It is a gently insistent folk song complete with their trademark tender harmonies and sense of bruised heartache and is a absolute gem of a tune.

Stream it here.


More From Amen Dunes

Posted: February 14, 2018 in Americana, Folk, Indie, Music, Rock

Amen Dunes (aka the project of New York-based Damon McMahon) has shared the video for his new single Blue Rose, taken from upcoming long player Freedom which is out on the 30th March.

The song is a teenage clarion call born from McMahon’s growing up with an unpredictable father, his fighting back with music, drugs and fantasy, and his eventual escape from it all via one of the many identities, that of a musician.

Watch it below.


We’re absolutely loving the new single from Dublin’s Fontaines D.C.

Channelling past masters like the Modern Lovers, The Fall and Iggy Pop, as well as contemporaries like Idles and ShameChequeless Reckless is built on a great hypnotic, kraut-rock infused cyclical riff, and some scalpel sharp lyrics. We’re pretty damn sure it is going to end up in our end of year best of lists…

A sellout is someone who becomes a hypocrite in the name of money,
An idiot is someone who lets their education do all of the thinking
A phony is someone who demands respect for the principles they affect
A dilettante is someone who can’t tell the difference between fashion and style

Check it out below, along with previous singles, the almost equally as good Hurricane Laughter and Liberty Belle.




Iceage – Catch It

Posted: February 13, 2018 in Alternative, Indie, Music, Post Punk, Rock

Catch It is Iceage’s first new material since 2014’s Plowing Into The Field of Love.

Recalling the Bad Seeds or a more brutal version of the Cure, the song thrums with barely restrained tension, teetering on the verge of collapse for the first three and a half minutes while Elias Bender Rønnenfelt’s lyrics plumb the deepest corners of human emotion – intimacy, betrayal, and contemplation, before exploding into a thunderstorm of crashing percussion and visceral guitars.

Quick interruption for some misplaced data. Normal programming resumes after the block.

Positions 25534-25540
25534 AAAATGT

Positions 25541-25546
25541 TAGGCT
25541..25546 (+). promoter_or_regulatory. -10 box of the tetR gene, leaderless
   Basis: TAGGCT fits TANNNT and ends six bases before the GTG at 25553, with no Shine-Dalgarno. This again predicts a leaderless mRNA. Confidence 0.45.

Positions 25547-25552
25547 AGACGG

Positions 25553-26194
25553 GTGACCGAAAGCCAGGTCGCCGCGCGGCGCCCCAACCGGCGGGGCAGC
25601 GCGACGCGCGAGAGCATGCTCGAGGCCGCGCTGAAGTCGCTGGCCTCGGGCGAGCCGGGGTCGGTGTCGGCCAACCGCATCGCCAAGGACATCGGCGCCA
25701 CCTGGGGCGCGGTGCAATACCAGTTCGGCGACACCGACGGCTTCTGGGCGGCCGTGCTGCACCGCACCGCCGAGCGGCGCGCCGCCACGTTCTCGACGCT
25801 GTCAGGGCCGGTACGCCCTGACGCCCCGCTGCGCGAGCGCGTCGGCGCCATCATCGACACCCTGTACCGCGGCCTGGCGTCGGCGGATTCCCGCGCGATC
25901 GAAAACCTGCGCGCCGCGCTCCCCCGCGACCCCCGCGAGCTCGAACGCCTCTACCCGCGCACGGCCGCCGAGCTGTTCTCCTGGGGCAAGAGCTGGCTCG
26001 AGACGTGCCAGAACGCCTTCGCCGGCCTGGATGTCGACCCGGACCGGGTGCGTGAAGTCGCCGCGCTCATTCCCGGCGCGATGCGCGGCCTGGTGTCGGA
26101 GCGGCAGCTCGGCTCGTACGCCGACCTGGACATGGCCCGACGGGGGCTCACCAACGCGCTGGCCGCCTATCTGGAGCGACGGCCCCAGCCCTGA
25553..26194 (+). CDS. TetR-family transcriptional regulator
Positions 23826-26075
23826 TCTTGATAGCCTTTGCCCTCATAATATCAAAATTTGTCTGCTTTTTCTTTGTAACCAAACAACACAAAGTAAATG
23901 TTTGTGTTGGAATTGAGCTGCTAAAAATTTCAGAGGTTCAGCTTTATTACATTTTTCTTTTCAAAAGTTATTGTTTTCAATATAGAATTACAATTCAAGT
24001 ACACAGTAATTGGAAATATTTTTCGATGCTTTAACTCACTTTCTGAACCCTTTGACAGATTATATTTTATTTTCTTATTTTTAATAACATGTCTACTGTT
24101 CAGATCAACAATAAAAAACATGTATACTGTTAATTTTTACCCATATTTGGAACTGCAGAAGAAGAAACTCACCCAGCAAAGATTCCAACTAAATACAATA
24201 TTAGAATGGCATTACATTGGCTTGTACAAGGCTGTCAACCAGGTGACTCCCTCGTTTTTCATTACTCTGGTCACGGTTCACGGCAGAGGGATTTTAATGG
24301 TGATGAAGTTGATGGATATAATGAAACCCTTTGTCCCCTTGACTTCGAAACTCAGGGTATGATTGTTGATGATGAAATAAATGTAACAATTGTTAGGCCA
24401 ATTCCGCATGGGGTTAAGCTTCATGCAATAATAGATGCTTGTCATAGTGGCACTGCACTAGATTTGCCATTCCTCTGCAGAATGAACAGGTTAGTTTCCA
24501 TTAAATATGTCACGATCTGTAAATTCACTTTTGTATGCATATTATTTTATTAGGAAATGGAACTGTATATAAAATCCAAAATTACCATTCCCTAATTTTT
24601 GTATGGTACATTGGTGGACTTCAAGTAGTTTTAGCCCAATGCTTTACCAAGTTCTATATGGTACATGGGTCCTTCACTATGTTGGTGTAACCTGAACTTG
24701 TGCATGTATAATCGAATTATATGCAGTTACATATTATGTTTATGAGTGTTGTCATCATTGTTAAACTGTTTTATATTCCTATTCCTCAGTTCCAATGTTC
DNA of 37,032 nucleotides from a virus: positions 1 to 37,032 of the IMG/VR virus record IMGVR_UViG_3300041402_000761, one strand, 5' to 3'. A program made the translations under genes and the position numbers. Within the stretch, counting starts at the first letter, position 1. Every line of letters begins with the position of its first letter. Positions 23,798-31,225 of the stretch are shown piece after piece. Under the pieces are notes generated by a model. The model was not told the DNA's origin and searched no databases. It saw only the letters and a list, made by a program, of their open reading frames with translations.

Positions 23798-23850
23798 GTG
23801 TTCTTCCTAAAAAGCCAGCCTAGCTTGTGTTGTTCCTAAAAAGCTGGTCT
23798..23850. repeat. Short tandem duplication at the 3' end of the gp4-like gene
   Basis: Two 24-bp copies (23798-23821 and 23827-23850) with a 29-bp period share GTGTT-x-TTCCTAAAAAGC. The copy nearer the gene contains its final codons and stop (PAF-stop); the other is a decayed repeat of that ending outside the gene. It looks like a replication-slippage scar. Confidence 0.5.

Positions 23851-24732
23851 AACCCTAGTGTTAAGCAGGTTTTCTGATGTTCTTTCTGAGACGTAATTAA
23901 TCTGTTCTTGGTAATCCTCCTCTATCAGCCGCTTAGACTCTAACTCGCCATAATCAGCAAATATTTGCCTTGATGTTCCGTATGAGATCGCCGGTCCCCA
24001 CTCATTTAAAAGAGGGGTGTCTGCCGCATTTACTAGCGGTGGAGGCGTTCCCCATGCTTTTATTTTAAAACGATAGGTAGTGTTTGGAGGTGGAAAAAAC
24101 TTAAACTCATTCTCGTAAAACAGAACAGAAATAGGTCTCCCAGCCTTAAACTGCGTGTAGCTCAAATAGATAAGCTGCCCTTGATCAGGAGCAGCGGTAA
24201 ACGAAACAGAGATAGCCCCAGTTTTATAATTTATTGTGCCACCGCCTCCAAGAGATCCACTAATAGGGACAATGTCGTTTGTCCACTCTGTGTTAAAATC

Listen below.


We recently shared Russian Baths’ excellent What’s Your Basement, a marvellously queasy slab of noise rock, and now we have the follow-up for your listening pleasure.

Poolhouse is a slightly more restrained affair, with a woozily elegant yet sweetly off-kilter middle bookended by rushes of swelling, noisy guitars and thunderous percussion.

Good stuff. Dive in here.


Okkervil River’s new record is called In The Rainbow Rain, and is released on the 27th April.

Described as a buoyant and playful record spattered with starbursts of electric guitar, big blooms of synth, and a chorus of backing vocals, the first taste is Don’t Move Back To LA, the light-hearted midpoint of the album. Bandleader Will Sheff says the song “had a very straightforward impulse behind it: a bunch of my best friends all moved to LA and I was really sad about it so I wrote a song about how I didn’t want them to leave…I think the song is also kind of about my own deep and long-held desire to get the hell out of New York City.

Listen below.